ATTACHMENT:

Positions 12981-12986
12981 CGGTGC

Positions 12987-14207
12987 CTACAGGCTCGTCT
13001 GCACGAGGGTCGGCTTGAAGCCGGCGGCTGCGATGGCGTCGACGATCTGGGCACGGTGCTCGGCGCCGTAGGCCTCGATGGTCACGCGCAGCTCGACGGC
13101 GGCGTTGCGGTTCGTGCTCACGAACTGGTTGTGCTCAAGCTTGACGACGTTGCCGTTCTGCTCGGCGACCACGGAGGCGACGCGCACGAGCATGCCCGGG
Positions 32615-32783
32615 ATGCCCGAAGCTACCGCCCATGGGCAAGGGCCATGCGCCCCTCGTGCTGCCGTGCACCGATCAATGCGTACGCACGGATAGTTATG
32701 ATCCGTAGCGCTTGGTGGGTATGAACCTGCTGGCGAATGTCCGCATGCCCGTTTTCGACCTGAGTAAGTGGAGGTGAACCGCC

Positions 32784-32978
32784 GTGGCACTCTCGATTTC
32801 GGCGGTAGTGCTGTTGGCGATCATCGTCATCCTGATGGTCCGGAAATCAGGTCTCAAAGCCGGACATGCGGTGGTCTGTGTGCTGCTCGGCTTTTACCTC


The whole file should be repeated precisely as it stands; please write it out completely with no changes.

Positions 12981-12986
12981 CGGTGC

Positions 12987-14207
12987 CTACAGGCTCGTCT
13001 GCACGAGGGTCGGCTTGAAGCCGGCGGCTGCGATGGCGTCGACGATCTGGGCACGGTGCTCGGCGCCGTAGGCCTCGATGGTCACGCGCAGCTCGACGGC
13101 GGCGTTGCGGTTCGTGCTCACGAACTGGTTGTGCTCAAGCTTGACGACGTTGCCGTTCTGCTCGGCGACCACGGAGGCGACGCGCACGAGCATGCCCGGG
Positions 32615-32783
32615 ATGCCCGAAGCTACCGCCCATGGGCAAGGGCCATGCGCCCCTCGTGCTGCCGTGCACCGATCAATGCGTACGCACGGATAGTTATG
32701 ATCCGTAGCGCTTGGTGGGTATGAACCTGCTGGCGAATGTCCGCATGCCCGTTTTCGACCTGAGTAAGTGGAGGTGAACCGCC

Positions 32784-32978
32784 GTGGCACTCTCGATTTC
32801 GGCGGTAGTGCTGTTGGCGATCATCGTCATCCTGATGGTCCGGAAATCAGGTCTCAAAGCCGGACATGCGGTGGTCTGTGTGCTGCTCGGCTTTTACCTC